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10 Tips to Get the Best From Your On-Camera Talent

Director John McGlothlin sets the tone

Some of CRM Studios’ award-winning directors shared their top ten tips on how to get the best performance and content from on-camera talent & interviewees under some of the most common video production settings.

10. Think like the talent. Consider what direction the actor or interviewee might need from you. Ask yourself what you might want to be told to be more effective.

9. Be empathetic. When talent sees that the director or interviewer is really listening to their interview answers or dialogue, they will be more apt to open up. Be receptive to questions and concerns.

8. Minimize distractions. Better acting and comfortable interviews come with fewer distractions on the set. Keep as many onlookers as possible out of your talent’s line-of-sight or out of the room completely. When kids are on camera, keep Mom out of sight while you’re rolling so you don’t get “Watch me I’m acting!” looks off camera.

7. Manage your time. Give on-camera talent

as much time as possible to review scripts and notes so they can get comfortable with their lines.  Do not do this for interviews, however, because you want interviewees to answer spontaneously on camera. Make sure they know which topics are being covered, but keep it general so they don’t start to edit themselves ahead of time.

6. Breathe. Spend a few minutes before any shoot to focus on being calm and relaxed.  Let the talent get warmed up and feeling comfortable in front of the lights, crew, cameras, equipment, etc. Work toward maintaining a calm, professional environment for all crew and cast.

5. Be specific. Try to avoid loose directions like “be happy,” or “be angry,” or “faster” — this may only generate a short facial response or confusion. It’s better to paint a picture, such as: “What was the best birthday present you ever received? Remember how you felt when you opened it?”

4. Focus on answers. Remember that in an interview, it’s not about asking fancy questions; it’s all about getting the best and most natural answers. Don’t waste time trying to impress interviewees with meticulously constructed questions. Spend time focusing on getting the best out of them and setting them up for success.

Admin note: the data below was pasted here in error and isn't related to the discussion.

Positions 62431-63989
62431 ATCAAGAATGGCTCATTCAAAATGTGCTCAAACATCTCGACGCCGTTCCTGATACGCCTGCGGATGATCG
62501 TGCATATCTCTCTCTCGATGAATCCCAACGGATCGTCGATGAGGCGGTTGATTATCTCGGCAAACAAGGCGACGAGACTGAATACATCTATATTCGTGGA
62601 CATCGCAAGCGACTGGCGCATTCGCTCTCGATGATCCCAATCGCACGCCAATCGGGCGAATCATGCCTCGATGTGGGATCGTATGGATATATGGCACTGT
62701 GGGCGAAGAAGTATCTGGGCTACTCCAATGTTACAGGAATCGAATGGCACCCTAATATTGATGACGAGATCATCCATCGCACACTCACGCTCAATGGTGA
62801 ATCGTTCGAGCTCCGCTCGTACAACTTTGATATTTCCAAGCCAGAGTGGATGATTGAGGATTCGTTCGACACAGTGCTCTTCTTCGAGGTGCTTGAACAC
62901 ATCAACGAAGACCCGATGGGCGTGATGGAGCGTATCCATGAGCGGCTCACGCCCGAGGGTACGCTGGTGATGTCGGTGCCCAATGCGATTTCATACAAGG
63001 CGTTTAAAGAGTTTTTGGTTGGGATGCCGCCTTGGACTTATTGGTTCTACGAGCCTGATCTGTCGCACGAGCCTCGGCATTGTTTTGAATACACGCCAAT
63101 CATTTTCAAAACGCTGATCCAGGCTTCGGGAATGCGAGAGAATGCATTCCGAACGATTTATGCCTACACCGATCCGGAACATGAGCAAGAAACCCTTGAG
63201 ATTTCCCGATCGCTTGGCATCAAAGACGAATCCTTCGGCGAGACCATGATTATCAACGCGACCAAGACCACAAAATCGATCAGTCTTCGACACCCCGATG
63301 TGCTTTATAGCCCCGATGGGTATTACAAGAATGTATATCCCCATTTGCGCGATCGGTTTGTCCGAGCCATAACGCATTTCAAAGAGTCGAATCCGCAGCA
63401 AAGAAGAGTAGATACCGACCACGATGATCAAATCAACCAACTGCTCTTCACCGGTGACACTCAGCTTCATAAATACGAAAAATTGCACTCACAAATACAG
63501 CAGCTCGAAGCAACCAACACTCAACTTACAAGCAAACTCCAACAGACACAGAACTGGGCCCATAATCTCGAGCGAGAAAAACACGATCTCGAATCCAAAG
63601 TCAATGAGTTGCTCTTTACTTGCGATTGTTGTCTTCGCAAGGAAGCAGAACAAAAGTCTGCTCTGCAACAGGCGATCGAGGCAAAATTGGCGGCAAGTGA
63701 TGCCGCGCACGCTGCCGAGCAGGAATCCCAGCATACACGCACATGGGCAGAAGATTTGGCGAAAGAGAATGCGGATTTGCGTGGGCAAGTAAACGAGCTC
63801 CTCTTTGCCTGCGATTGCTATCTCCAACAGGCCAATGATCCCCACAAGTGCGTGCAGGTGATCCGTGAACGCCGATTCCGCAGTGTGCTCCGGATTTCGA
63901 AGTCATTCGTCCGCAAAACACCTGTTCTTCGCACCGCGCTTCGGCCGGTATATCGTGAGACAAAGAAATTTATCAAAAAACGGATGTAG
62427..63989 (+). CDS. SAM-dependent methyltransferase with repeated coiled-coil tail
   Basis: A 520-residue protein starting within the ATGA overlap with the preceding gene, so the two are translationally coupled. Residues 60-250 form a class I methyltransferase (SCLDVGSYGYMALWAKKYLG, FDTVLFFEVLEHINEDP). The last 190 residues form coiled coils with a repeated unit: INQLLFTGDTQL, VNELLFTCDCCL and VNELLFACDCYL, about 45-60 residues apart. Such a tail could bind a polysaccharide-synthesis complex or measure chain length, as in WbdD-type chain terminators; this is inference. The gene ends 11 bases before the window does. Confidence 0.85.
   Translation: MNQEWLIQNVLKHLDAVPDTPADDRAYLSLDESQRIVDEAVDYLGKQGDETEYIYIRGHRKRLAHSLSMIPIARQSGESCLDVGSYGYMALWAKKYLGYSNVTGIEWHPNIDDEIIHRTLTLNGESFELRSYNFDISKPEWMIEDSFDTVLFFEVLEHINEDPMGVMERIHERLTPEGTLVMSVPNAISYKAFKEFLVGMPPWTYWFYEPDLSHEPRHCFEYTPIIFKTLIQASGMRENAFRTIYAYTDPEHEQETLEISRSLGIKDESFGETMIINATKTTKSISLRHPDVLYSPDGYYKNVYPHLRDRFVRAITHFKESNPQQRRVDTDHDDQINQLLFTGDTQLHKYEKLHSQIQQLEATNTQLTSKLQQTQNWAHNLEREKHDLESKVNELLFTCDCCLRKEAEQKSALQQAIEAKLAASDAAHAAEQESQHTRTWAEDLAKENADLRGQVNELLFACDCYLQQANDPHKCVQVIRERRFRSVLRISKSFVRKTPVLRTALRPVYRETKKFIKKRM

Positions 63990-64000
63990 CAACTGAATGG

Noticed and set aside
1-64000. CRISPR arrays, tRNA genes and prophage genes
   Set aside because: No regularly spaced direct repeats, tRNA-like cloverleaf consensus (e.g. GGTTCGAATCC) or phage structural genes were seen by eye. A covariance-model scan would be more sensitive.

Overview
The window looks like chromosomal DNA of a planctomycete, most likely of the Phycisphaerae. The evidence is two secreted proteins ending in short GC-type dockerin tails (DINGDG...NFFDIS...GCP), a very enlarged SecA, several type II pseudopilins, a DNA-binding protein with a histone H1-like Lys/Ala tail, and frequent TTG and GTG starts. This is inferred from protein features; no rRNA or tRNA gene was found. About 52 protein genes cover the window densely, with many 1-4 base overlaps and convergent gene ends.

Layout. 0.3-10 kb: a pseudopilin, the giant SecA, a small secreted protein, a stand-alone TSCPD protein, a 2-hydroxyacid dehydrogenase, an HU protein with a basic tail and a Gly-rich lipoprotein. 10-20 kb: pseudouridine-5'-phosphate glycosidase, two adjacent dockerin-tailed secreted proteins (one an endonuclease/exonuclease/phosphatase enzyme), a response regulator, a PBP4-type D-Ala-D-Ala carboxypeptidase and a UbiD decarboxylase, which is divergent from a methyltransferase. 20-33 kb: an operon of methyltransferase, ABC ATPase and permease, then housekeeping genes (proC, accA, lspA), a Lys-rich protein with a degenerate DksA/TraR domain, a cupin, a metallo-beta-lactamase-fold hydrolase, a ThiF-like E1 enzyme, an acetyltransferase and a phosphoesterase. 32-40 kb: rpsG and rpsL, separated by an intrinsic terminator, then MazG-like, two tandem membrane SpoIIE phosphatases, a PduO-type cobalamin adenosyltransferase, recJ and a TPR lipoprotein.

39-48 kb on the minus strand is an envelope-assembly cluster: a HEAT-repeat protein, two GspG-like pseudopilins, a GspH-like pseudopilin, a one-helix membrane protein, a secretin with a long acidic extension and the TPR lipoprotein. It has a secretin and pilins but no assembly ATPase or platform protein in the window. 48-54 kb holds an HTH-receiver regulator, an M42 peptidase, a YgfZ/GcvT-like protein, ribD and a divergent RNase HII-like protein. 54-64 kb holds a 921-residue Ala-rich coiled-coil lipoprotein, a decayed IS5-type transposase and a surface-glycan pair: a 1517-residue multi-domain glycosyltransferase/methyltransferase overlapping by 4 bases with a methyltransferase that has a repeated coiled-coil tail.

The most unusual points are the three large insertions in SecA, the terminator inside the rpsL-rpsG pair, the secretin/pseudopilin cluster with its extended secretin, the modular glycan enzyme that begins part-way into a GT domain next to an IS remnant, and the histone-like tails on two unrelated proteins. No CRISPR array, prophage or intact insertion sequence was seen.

3. Be curious. Especially in interviews, be curious about what your subject is trying to tell you. Stay focused and listen intently. Observe their tone and ask follow-up questions. A sincere response creates positive results, especially on topics they are passionate about.  For actors, consider giving them an opportunity to do a take “for them.” You might be surprised at what they bring, and they will be encouraged to take risks.

2. Set the tone. On-camera talent will often reflect the mood, style and tone of their director. So, if you want them upbeat, you should be upbeat. If you’re looking for quiet, ask your questions quietly, in the tone you are looking for. Modeling helps you coax more of the tone and feeling you want from your actors and interviewees.

1. Stay positive! Always try to stay positive with your talent. Don’t lose your cool, even if it’s the 25th take. If an actor or interviewee begins to panic, the best advice would be to take a ten-minute break. Or consider doing another line or asking a different question, rather than trying to force the preferred delivery out of an actor under high stress. Follow-ups or reshoots will definitely be easier that way.

These are just a few ideas our team of directors have learned to focus on over the years. We hope they will make your production better and run smoother. CRM Studios has decades of experience with interviews and scenes, and we strive try to apply these guidelines faithfully as possible to get the best results.

Put our expertise and experience to work for your next project. Contact us today.

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